CloudSat completed an overpass of Typhoon Megi on September 27, 2016 @ 0524Z as the storm was moving over Taiwan. The system contained sustained winds of 100 knots with a minimum pressure of 948 mb.
CloudSat overpassed just to the west of the storm center and reveals an extended region of moderate to heavy precipitation throughout the storm system. Large amount of liquid and ice water (denoted by the red and pink colors) are found beneath the cloud tops. The lack of signal (attenuation) can be seen in the heavier areas of precipitation as CloudSat's cloud profiling radar signal dampens when particles are larger than 3mm.
CloudSat likely overpassed through the eyewall of the system as revealed through the visible and infrared imagery (Figures 1, 3 and 5). The CloudSat overpass area colocated to this is right before the 05:26 timestamp as the system was located over Taiwan (Figure 2). This eyewall area lacks smaller cloud particles (areas of green and blue) at cloud top with lower cloud top heights than the surrounding areas.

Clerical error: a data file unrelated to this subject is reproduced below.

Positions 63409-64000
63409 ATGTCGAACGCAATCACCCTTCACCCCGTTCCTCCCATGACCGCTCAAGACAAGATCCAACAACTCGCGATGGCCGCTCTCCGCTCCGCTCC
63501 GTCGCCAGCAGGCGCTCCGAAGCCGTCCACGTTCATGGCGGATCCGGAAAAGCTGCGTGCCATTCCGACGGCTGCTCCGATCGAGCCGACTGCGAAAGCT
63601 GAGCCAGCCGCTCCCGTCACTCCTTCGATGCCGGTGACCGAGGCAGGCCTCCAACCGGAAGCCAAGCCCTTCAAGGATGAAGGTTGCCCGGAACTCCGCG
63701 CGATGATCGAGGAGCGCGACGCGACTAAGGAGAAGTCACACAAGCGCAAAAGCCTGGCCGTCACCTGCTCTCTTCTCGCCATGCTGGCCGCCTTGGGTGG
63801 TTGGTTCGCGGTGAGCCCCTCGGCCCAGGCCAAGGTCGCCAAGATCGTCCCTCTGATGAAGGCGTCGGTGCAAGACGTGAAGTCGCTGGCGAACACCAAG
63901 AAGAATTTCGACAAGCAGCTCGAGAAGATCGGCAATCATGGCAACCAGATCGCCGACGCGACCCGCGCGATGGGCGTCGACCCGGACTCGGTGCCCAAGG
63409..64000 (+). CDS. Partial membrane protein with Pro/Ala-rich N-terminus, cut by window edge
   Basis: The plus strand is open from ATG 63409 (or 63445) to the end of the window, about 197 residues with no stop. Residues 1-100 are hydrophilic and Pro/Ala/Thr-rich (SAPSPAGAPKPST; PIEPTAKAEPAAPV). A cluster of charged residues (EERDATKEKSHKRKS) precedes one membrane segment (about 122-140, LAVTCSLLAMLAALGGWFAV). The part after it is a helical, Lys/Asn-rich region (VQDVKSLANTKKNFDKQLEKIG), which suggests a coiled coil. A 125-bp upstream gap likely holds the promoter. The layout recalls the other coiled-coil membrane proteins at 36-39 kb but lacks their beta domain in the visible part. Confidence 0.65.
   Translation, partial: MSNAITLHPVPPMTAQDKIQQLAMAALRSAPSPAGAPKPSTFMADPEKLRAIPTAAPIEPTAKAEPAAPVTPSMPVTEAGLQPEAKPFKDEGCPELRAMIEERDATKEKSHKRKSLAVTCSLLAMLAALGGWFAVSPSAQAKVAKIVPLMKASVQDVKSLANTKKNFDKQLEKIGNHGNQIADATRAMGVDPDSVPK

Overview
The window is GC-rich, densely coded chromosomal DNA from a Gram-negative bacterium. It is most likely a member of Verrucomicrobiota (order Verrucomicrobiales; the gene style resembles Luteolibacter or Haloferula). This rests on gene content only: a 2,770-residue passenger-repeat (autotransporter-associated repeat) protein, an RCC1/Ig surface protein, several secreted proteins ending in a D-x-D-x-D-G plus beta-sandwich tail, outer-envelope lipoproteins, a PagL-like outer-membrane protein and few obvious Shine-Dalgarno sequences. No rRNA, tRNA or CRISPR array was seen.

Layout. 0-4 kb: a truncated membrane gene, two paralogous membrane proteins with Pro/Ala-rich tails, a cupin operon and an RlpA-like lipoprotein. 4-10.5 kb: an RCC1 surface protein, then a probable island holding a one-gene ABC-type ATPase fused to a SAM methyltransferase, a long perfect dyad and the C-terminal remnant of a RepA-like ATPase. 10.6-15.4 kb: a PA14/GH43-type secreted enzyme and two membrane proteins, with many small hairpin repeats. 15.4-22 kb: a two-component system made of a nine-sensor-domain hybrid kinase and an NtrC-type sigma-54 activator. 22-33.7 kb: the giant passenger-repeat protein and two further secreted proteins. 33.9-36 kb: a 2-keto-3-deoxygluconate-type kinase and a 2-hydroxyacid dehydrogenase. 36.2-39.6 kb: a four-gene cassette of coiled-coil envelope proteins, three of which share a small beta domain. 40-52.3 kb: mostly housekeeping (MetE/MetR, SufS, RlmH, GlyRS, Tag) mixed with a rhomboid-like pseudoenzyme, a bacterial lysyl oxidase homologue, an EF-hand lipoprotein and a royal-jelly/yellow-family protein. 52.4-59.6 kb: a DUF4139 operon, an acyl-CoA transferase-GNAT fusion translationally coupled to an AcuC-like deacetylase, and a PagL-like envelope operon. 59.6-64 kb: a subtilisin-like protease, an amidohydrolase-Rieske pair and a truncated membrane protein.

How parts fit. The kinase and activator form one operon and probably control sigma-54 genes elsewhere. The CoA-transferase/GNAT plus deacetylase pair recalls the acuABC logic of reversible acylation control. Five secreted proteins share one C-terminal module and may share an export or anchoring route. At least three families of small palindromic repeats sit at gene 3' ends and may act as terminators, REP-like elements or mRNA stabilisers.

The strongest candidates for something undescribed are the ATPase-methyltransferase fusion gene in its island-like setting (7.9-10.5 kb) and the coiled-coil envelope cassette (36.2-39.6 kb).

The Moderate Resolution Imaging Spectroradiometer (MODIS) on NASA's Aqua satellite captured the infrared (IR) image taken a few minutes before the CloudSat overpass (the blue line on Figure 1). Figure 2 depicts the CloudSat 1B-CPR imagery of the overpass. Figure 3 is a time lapsed animation combining MTSAT imagery and the CloudSat overpass. Figure 4 merges MTSAT and CloudSat imagery into a 2D image. Figure 5 is the 4km remapped color enhanced infrared imagery with the CloudSat track (black line) courtesy of CIRA RAMMB.
Figure 1. MODIS imagery with CloudSat track and UTC time (blue line) of Typhoon Megi.
Figure 2. CloudSat 1B-CPR imagery of Typhoon Megi.
Figure 3. Typhoon Megi Animation - West Pacific, September 27, 2016.
Figure 4. MTSAT and CloudSat imagery of Typhoon Megi.
Figure 5. 4km Remapped Color Enhanced Infrared Imagery (courtesy RAMMB).